Why you should ask for help

People in workshop

When Edmund Hillary climbed Mount Everest in 1953, he didn’t do it alone. He hired expert help, in the form of Tibetan Sherpa Tenzing Norgay.

The pair made history together, as the first men to stand atop the famous summit.

While Hillary got the credit and Hillary and Norgay both earned a place in the history books, even then, they weren’t alone in their achievement. There were at least 10 climbers, 20 sherpas and 350 porters in the Everest expedition.

My point here, if you haven’t clocked it by now, is that none of us truly achieves anything on our own and greatness, in particular, requires excellent support.

So, why do so many of us, in life and in business, not ask for help when we need it? One theory is that people fear asking for help because they’re worried about looking stupid. If that’s what it is then, to my mind, that’s back-to-front thinking. You look more stupid if you try climbing the mountain without help than if you bring in well-qualified support.

Asking for help has many more benefits beyond simply making success more likely. It’s also a great way to foster relationships with others. People like to help. They like to feel useful. They might even be flattered you’ve recognised their expertise. It builds trust between you. When we do this in business, you give someone else a stake in the success of your enterprise. It puts another enthusiastic shoulder to the wheel.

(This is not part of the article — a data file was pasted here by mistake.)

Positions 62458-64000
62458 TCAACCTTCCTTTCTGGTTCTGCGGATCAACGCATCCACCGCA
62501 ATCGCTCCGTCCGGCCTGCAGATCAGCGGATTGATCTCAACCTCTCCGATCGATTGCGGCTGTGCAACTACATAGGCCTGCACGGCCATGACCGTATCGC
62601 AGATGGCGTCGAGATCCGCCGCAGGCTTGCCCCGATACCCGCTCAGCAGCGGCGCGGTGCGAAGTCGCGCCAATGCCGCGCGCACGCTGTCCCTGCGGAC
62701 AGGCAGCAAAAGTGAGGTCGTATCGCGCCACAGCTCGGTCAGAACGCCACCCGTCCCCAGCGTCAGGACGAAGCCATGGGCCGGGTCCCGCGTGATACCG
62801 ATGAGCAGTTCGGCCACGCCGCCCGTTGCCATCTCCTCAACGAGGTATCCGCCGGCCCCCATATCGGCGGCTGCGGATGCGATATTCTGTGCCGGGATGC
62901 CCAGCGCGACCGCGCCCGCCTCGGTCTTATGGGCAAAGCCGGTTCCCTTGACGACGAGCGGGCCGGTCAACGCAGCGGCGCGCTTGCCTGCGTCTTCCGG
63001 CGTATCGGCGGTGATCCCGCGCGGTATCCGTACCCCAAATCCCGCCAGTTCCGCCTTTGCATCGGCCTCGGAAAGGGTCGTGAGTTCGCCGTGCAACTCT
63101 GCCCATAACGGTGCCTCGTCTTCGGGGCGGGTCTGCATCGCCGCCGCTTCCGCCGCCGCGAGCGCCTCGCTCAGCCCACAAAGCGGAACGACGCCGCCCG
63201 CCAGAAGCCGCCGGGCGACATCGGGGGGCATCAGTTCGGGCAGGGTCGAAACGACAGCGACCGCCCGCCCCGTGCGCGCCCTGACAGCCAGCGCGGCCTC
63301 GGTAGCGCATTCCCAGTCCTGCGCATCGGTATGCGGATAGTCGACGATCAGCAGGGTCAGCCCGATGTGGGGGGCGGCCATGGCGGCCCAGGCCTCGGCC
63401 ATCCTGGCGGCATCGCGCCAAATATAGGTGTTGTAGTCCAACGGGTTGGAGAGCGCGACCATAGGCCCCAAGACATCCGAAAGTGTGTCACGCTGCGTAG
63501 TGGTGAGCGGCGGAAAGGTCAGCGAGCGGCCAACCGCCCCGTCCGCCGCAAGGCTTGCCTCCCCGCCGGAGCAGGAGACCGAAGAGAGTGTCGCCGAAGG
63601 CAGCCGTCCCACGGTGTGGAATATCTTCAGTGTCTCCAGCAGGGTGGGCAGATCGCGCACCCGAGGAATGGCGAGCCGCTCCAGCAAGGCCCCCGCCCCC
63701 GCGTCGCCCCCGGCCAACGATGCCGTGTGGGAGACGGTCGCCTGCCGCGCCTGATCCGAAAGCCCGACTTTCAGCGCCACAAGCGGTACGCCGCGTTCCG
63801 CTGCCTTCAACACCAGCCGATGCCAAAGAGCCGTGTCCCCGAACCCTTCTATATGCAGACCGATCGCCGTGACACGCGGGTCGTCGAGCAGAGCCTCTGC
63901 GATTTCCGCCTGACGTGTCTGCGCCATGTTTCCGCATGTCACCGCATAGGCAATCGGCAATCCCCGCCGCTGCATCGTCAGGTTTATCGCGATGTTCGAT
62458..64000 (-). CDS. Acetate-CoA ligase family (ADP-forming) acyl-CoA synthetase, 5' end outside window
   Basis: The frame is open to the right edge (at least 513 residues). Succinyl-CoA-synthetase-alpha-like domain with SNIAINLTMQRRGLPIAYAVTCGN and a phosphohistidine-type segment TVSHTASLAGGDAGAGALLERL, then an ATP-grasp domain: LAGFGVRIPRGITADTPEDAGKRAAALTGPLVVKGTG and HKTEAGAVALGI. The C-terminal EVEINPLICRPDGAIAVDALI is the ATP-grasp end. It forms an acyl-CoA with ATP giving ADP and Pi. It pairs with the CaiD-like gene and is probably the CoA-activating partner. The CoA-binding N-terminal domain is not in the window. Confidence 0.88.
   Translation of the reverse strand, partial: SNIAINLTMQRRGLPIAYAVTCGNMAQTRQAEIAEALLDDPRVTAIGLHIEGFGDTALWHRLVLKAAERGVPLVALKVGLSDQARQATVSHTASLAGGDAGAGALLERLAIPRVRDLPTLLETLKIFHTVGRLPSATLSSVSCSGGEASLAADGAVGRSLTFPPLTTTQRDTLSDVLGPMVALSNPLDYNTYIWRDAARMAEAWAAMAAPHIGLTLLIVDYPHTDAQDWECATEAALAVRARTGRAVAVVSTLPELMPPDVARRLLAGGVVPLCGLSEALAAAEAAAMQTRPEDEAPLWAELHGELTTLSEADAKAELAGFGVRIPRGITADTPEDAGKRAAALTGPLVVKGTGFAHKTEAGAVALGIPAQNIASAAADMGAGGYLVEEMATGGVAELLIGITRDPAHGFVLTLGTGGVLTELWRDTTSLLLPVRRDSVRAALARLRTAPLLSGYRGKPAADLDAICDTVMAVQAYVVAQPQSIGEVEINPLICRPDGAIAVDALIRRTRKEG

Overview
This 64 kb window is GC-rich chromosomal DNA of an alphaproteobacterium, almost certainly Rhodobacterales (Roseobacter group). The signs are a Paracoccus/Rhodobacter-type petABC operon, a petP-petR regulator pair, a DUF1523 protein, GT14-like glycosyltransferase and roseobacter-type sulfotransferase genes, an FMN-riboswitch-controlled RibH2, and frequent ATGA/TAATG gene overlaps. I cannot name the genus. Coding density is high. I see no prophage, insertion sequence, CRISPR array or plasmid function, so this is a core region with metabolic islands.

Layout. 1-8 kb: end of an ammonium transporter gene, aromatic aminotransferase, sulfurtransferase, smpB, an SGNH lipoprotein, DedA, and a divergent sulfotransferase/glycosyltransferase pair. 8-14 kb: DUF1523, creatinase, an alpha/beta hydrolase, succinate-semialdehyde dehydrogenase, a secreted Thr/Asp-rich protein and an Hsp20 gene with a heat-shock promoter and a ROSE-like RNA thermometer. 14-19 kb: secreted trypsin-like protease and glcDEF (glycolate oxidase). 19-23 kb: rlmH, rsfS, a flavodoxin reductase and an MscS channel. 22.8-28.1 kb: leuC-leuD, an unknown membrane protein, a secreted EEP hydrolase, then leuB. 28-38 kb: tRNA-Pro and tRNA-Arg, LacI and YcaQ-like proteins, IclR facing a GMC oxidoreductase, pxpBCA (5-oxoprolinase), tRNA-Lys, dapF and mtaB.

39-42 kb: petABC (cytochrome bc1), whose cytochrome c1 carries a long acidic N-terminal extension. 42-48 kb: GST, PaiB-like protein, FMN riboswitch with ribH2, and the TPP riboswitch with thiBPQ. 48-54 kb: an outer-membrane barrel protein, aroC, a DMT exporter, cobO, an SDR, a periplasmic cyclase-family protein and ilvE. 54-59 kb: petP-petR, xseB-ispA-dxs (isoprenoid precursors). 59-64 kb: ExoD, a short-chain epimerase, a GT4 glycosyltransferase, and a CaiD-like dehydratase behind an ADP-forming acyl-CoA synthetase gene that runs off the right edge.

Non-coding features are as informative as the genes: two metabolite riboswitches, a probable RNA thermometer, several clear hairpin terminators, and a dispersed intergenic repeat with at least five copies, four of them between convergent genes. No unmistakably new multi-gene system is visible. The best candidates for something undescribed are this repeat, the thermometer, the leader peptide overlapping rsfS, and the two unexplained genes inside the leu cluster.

Not asking for help is allowing our egos to get in the way of the optimal result.

Higher-performing individuals in all walks of life know this, and they will often seek advice from their colleagues, peers and mentors. They know they don’t know everything and they want to learn and grow.

When we don’t ask others for help, we risk making poorer decisions that rely exclusively on our own past experiences. But our own experiences may not have prepared us for the challenges we’re facing.

Acting in isolation can lead to worry, self-doubt and stress, which can develop into a mental health crisis. Sharing the burden by accepting help can provide a sense of relief and deliver a positive energy boost.

Getting help means enjoying the benefit of someone else’s experience, knowledge and skills. You can learn something new. I often find if I have a difficult problem that only I can address, I will confide in trusted people to get different views and opinions. This helps me to frame my thoughts and decisions and how I am going to approach a situation.

The author Brené Brown once wrote that “vulnerability is courage in you, and inadequacy in me”. This quote neatly shows how common and easy it is to believe that others see our vulnerability as a sign of weakness, but the truth is almost the exact opposite: others think of our vulnerability as a sign of courage. Remember, no-one ever reaches the summit without help. Not even Edmund Hillary.

This article was published 01/04/2022 and the content is current as at the date of publication.